In parallel, more samples of CKD were collected; 2 samples from Holcim (Spain) and another 2 from Heidelberg Cement (Germany). All the experiments have been repeated with these additional CKDs. In particular, the CKD Bypur (Heidelberg sample) showed the highest CaO content and promising properties to act as the binder to form ECO-CEMENT. This gave us an indication on the exact point where the samples should be collected (alkali by-pass). We have concluded that samples extracted from the alkali by-pass would have a content of free lime enough to meet ECO-CEMENT requirements. This will help in avoiding the dependence of the use of CKD as function of the waste source.
The research will continue inside WP3. More samples of CKD, collected from the alkali by-pass, are going to be chemically analysed in order to confirm the assumption that CKD from the alkali by-pass is always suitable for our process.
In summary, the Task 2.1 has concluded that CKD can be considered as an alternative calcium source as very promising results were obtained from the Bypur sample (Heidelberg cement). The composition of CKD is highly variable with the manufacturing process and this highlights the importance of fully characterizing each particular CKD sample before incorporating it to the ECO-CEMENT process. Samples collected from the alkali by-pass seem to have enough content of free lime to meet ECO-CEMENT requirements. This will limit the dependence of CKD to the waste source. The research will continue in order to prove this assumption. For that, more samples of CKD will be collected and chemically analysed.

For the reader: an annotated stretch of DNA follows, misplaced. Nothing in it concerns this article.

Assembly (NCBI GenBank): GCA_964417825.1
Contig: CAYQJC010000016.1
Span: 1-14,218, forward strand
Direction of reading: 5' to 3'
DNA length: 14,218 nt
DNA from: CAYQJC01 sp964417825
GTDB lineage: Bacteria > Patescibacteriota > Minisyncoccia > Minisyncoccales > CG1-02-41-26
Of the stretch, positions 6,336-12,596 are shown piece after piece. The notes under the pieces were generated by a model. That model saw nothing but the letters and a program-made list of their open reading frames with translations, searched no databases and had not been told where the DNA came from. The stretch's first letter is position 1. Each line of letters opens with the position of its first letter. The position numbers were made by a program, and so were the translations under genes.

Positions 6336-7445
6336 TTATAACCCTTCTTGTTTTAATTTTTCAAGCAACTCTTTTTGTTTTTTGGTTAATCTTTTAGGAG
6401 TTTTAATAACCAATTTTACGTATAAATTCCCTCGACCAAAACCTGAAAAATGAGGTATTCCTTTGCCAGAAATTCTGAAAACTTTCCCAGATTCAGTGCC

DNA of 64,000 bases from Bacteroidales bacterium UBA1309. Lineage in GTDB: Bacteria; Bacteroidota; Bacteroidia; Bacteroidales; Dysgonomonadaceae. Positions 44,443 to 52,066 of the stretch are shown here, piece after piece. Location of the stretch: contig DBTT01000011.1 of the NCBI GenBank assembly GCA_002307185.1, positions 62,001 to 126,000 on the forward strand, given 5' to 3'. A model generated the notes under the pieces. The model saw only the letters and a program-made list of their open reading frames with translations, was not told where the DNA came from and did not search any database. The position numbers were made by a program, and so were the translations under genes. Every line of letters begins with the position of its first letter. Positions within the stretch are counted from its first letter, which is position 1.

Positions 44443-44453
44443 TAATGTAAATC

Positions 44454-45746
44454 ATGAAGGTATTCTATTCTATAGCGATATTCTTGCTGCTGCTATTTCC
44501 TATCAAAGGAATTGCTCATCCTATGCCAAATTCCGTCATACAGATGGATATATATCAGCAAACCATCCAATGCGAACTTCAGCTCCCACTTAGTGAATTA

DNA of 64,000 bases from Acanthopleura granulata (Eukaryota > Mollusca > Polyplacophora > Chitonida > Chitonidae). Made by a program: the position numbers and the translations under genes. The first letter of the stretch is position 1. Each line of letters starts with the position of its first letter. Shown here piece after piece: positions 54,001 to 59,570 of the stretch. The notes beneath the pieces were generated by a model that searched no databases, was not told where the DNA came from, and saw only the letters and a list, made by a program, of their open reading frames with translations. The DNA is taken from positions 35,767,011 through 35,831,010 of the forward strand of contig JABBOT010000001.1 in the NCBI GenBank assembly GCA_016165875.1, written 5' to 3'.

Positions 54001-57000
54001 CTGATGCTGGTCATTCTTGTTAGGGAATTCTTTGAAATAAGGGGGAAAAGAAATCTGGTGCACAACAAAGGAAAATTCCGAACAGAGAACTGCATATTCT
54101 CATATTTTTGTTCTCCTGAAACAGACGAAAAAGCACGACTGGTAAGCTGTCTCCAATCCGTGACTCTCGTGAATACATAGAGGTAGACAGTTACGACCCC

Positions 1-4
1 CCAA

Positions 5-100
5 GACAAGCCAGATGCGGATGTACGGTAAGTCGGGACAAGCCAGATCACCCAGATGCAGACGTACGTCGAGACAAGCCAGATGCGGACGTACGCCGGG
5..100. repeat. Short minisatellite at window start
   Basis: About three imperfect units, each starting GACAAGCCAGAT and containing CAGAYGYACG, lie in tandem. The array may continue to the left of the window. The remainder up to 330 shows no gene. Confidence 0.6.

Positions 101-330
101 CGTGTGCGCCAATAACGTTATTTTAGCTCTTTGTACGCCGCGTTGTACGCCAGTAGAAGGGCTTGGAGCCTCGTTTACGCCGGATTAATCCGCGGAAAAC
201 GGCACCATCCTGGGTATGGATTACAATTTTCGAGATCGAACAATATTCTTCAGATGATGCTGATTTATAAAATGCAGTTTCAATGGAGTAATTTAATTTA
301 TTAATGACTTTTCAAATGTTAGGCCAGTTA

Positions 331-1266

- To identify inexpensive sources of urea and nutrients that could be supplemented to the ureolytic bacteria to maintain high urease production rates:
+ Urea: Traditional sources of urea are excretory products; faeces and urine. The quantity of manure produced varies considerably among species because of differences in animal diets and metabolism, and within species due primarily to differences in management. Also the humidity, age and environmental factors influence its production. All these facts make the supply very irregular and unreliable. On top, manure contains pathogens, viruses, etc. that need to be eliminated before its application to ECO-CEMENT. This adds an extra cost that, in certain cases, can be unaffordable if we want to lessen the process expenses.